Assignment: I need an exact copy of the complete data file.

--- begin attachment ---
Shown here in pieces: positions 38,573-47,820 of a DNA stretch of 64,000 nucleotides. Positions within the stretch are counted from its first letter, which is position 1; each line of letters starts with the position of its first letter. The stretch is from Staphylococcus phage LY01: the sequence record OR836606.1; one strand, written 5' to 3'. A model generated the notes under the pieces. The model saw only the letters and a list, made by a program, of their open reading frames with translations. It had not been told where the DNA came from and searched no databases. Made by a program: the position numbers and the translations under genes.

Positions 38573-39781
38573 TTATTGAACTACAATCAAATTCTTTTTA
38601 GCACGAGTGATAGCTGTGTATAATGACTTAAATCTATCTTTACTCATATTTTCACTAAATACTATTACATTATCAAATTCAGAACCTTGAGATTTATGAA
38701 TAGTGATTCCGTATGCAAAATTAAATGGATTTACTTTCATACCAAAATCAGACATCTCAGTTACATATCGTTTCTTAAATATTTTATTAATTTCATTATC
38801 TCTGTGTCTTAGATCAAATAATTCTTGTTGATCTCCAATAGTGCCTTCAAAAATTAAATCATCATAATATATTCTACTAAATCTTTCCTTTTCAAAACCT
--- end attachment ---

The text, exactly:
Shown here in pieces: positions 38,573-47,820 of a DNA stretch of 64,000 nucleotides. Positions within the stretch are counted from its first letter, which is position 1; each line of letters starts with the position of its first letter. The stretch is from Staphylococcus phage LY01: the sequence record OR836606.1; one strand, written 5' to 3'. A model generated the notes under the pieces. The model saw only the letters and a list, made by a program, of their open reading frames with translations. It had not been told where the DNA came from and searched no databases. Made by a program: the position numbers and the translations under genes.

Positions 38573-39781
38573 TTATTGAACTACAATCAAATTCTTTTTA
38601 GCACGAGTGATAGCTGTGTATAATGACTTAAATCTATCTTTACTCATATTTTCACTAAATACTATTACATTATCAAATTCAGAACCTTGAGATTTATGAA
38701 TAGTGATTCCGTATGCAAAATTAAATGGATTTACTTTCATACCAAAATCAGACATCTCAGTTACATATCGTTTCTTAAATATTTTATTAATTTCATTATC
38801 TCTGTGTCTTAGATCAAATAATTCTTGTTGATCTCCAATAGTGCCTTCAAAAATTAAATCATCATAATATATTCTACTAAATCTTTCCTTTTCAAAACCT